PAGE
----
Risks of laparoscopic gastric bypass or laparoscopic gastric sleeve procedures Laparoscopic surgery – The preferred method Advanced laparoscopic technology allows the Roux-en-Y gastric bypass procedure to be performed more safely. The surgery is far less invasive than traditional surgery, since it is performed through several small “keyhole” incisions. Patients benefit from: Possible Risk Preventive Measure or Solution A leak from the staple line connecting the stomach and small intestine During surgery, the staple lines are secured with the stomach and small bowel is checked at the end of the operation. Excellent cosmetic results. Occasionally, this requires an urgent second operation to repair. A shorter hospital stay. Tiny incisions, resulting is less scarring and quicker recovery. Less pain. Fewer wound complications. Quicker return to physical activity. Much less risk of hernia formation. 14 Deep vein thrombosis: formation of blood clot in the veins of the legs or pelvis pumps and blood thinner injections will be used. In the hospital, you will be encouraged to walk soon after surgery, and special stockings, leg or foot. Anastomotic stricture: a narrowing of the between the new gastric pouch and intestine as a result of the healing process. This narrowing can be dilated through a scope connection as an outpatient procedure, if necessary. Pulmonary embolism: a blood clot that travels from the legs or pelvis to the heart and lungs pumps and blood thinner injections will be used. In the hospital, you will be encouraged to walk soon after surgery, and special stockings, leg or foot. If you are at high risk, your bariatric surgeon may have a removable filter placed in the large vessel that returns blood to the legs, so that large clots cannot reach the heart or lungs. Incisional hernia: a defect in the abdominal wall. This is rare in laparoscopic surgery, but can be repaired with surgery. Bowel obstruction: scar tissue that creates an obstruction or intestinal blockage. Surgery can correct the obstruction. Marginal ulcer This condition can be managed with medication, such as a stomach acid inhibitor, as well as avoidance of nicotine and anti-inflammatories. Mortality This is a safe operation. The risk of mortality from a gastric bypass operation is less than 0.5 percent, up to 30 days following the procedure. OhioHealth Weight Management Surgical Patient Guide Greatly reduced need for a second major operation to repair an incisional hernia. At age 57, my weight was killing me, and I had little hope for recovery. I was taking all kinds of pills for all kinds of disorders. Four months after my surgery, my need for medicine was completely gone! Now, I suspect I’ll be around to rock my great-grandchildren! OhioHealth.com/WeightManagement 15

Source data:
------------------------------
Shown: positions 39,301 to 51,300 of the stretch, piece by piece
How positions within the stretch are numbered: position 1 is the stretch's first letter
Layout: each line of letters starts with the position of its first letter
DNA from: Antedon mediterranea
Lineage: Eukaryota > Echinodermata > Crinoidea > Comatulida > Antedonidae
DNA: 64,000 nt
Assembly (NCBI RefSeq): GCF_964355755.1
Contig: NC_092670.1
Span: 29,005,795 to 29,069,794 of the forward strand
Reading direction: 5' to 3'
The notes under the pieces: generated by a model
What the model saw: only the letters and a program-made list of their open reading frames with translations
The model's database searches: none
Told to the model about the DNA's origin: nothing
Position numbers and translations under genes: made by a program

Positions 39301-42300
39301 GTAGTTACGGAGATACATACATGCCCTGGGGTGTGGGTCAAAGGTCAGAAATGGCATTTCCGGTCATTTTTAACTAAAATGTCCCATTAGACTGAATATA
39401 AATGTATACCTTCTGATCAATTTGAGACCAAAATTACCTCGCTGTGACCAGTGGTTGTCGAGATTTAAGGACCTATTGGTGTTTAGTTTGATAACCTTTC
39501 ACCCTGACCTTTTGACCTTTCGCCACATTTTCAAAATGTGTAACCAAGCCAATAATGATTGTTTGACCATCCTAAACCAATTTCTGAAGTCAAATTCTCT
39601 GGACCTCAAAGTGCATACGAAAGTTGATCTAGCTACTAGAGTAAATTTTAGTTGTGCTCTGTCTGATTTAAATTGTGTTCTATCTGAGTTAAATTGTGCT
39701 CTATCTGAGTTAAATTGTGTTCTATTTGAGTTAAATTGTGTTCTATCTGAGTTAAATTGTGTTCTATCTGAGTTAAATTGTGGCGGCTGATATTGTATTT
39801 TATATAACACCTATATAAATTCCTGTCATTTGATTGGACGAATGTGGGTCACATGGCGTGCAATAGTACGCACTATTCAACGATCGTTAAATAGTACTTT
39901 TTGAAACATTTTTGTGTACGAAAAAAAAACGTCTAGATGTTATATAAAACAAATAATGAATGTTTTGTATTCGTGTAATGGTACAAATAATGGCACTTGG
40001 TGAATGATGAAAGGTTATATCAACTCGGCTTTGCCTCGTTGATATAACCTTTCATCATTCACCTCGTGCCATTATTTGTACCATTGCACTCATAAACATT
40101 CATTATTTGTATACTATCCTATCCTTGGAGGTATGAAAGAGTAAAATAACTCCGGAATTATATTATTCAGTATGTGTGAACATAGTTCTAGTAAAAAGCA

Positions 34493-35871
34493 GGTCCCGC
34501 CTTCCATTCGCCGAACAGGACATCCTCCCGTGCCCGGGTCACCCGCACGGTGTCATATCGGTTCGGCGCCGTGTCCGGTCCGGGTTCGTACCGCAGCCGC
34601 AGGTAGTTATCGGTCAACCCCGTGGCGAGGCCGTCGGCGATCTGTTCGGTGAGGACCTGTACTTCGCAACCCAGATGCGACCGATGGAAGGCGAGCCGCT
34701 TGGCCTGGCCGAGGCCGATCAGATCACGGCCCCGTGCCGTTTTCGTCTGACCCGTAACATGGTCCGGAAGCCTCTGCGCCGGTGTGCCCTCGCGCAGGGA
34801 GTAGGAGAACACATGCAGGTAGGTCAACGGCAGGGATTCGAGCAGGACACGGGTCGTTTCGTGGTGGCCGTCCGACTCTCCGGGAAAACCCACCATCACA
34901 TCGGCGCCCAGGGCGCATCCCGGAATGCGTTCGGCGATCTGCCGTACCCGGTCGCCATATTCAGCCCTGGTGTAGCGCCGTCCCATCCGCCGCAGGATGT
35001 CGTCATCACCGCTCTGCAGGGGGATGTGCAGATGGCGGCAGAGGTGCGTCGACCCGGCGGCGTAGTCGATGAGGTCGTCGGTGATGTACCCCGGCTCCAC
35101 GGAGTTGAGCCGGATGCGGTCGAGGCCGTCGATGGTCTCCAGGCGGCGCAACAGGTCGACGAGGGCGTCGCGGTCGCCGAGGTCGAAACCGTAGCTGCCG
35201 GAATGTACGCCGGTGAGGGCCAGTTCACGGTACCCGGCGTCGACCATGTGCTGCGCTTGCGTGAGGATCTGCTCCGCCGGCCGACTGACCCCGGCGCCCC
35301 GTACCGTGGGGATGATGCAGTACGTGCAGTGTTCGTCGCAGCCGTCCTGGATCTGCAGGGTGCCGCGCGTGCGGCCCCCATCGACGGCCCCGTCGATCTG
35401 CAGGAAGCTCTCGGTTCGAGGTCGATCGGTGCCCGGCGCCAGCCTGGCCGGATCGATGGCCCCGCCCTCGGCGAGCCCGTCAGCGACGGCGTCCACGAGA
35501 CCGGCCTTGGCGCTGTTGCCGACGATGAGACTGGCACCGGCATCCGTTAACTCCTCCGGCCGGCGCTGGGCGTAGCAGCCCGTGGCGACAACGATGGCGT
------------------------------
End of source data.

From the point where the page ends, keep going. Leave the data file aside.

Pros and cons of two bariatric procedures Eligibility requirements for bariatric surgery Both procedures we offer are safe and effective surgical approaches to sustainable weight loss, but each operation has unique risks and benefits. This side-by-side comparison can help with your decision. Your bariatric surgeon will also provide guidance so you make the best choice for your situation. Body Mass Index (BMI) greater than 40, or BMI greater than 35 with serious comorbidities, such as diabetes, hypertension, obstructive sleep apnea or cardiovascular disease. Age 18 or older. You must be an acceptable medical risk (as defined by the medical evaluation). 16 Laparoscopic Roux-en-Y Gastric Bypass Laparoscopic Gastric Sleeve Rapid weight loss (12 to 18 months) Rapid weight loss (12 to 18 months) Estimated loss of excess weight 70 to 80 percent 60 to 80 percent Resolution of medical problems Excellent diabetes: 84 percent Good High blood pressure: 68 percent Sleep apnea: 80 percent Return to work 3 to 4 weeks 3 to 4 weeks Supplements Vitamin and calcium supplements needed Vitamin and calcium supplements needed Average length of hospital stay Two nights Two nights Mortality rate Less than 1 in 200 Less than 1 in 200 Office visits Six in the first year Six in the first year OhioHealth Weight Management Surgical Patient Guide Previous unsuccessful nonsurgical weight-loss attempts. In-person or online attendance of an OhioHealth Surgical Weight Management seminar. Review of this handbook. OhioHealth.com/WeightManagement 17